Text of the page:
Kanazawa, its better by bike.

Byron Kidd
I don't get out much, out of Tokyo that is, and that has blinkered my perspective of cycling in Japan. Sometimes its hard to remember that Tokyo is not representative of Japan as a whole.

On a recent family trip to Kanazawa I was astounded by the fact that Kanazawa city has embraced cycling with its highly accessible Machi-nori bicycle share system, and its commitment to developing new bicycle infrastructure.

The Machi-nori bike share scheme was established in 2012 with 155 bicycles and 18 parking stations scattered around the city.  Bicycles can be hired for just Y200 per day. The schemes administrators provide convenient maps (in Japanese, English, Korean and Chinese) which not only show the location of docking stations, but also routes to Kanazawa's numerous tourist attractions.
Machinori bicycles in Kanazawa City
Machi-nori bicycles in Kanazawa City

Where space permits, the sidewalks around Kanazawa Station are wide with areas marked for pedestrians and cyclists alike. As the majority of Japanese bicycle users are sidewalk cyclists many find this style of bicycle lane much more comfortable than bicycle lanes on the road.  Where the sidewalks are too narrow for bicycle infrastructure, bicycle lanes have been established on the roads, and even where the roads narrow to the point where separate bicycle lanes are no longer feasible there are still road markings encouraging cyclists to keep to the left and reminding drivers that bicycles do have a place on the road. Most of the routes to tourist sites on the Machi-nori map are accessible via roads with bicycle lanes or keep left markings.
Spacious bicycle lanes and pedestrian facilities in Kanazawa City
Spacious bicycle lanes and pedestrian facilities.

Beneath central Kanazawa City is a complex series of passages and arcades which provide warm routes around the city for pedestrians in Kanazawa's extreme winter months. While cycling in these passages is prohibited, underpasses provide a convenient way for pedestrians and cyclists to cross busy streets without needlessly interrupting the traffic flow.  To give cyclists easy access to the underpasses and underground arcades planners have provided ramps on the stairs. Some elevators also accept passengers with bicycles.
Easy access to underground bicycle parking in Kanazawa City
Easy access to underground bicycle parking.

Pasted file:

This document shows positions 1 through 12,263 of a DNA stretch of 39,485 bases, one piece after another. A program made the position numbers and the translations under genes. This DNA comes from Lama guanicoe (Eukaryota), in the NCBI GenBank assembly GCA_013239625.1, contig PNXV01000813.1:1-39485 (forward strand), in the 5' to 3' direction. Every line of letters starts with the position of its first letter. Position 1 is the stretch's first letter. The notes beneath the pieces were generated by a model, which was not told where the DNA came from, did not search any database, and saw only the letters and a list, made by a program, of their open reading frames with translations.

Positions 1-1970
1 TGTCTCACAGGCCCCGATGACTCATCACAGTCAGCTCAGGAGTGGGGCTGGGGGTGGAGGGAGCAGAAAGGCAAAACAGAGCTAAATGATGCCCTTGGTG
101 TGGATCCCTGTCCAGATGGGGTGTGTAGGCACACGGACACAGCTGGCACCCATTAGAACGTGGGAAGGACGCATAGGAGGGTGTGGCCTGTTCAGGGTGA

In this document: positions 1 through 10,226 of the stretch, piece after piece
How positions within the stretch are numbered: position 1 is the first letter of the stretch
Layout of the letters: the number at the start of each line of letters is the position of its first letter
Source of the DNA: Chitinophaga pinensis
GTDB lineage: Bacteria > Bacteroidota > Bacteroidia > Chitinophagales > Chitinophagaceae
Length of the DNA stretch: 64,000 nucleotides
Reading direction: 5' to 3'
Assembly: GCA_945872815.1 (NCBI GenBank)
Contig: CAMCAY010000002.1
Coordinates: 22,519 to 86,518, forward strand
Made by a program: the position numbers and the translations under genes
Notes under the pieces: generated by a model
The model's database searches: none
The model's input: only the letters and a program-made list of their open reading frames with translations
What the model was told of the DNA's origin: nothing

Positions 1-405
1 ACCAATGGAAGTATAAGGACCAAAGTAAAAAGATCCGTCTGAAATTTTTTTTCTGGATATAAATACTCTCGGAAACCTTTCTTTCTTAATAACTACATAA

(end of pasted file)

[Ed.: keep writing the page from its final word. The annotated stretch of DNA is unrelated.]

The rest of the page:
Directly beneath Kanazawa Station and scattered through out the vast network of underground passages are numerous bicycle parking lots, so many in fact that it is rare to see a tangle of illegally parked bicycles on Kanazawa's main streets.
Ample underground bicycle parking at Kanazawa Station
Ample bicycle parking.

When it comes to bicycle usage Kanazawa city just gets it. Local government is providing residents with world class bicycle infrastructure and more importantly is boosting the local tourist industry by enabling tourists to easily access more tourist sites by bicycle in a day than they could manage on foot or by using public transportation, effectively driving more tourist dollars into the economy.

By investing in cycling Kanazawa is investing in the future of its growing tourist industry.
Cycling routes to tourist sites well marked around Kanazawa
Cycling routes to tourist sites well marked.

Kanazawa pleasantly surprised me, as there seem to be no such coordinated efforts to provide comprehensive cycling infrastructure in Tokyo.  I encourage anyone visiting Kanazawa City to rent a Machi-nori bicycle and take in the beautiful sights of this historic city. Also when visiting any new city I encourage you to seek out a bicycle share program, because cities all over the world are better by bike.
Even locals are using Machinori bicycles for shopping runs in Kanazawa
Even locals are using Machi-nori bicycles for shopping runs.

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  1. I live in Utsunomiya which is experimenting with new signage for bikes and is trying an experiment with straight across crossing markings at intersections instead of crossing next to the pedestrians. It's a mixed bag. The bicycle lanes are green here, blue there, some are in the street, others on the sidewalk, they aren't connected in any unified way and there is a lot of illegal parking on them. I'd like to see bicycle symbol markings placed consistently here to remind folks that bicycles actually belong in the road, but it's a conservative car-centric city.

  2. Peter, I've been following the "Utsunomiya experiments" for a while and have concluded that they've come up with an inconsistent and confusing network of bicycle infrastructure ( if it can be called that). Sadly there is no overreaching body coordinating efforts to bring consistent infrastructure to the entire country, so we see city after city going it alone wasting money on the same research and same mistakes over and over. It needs better management than this.

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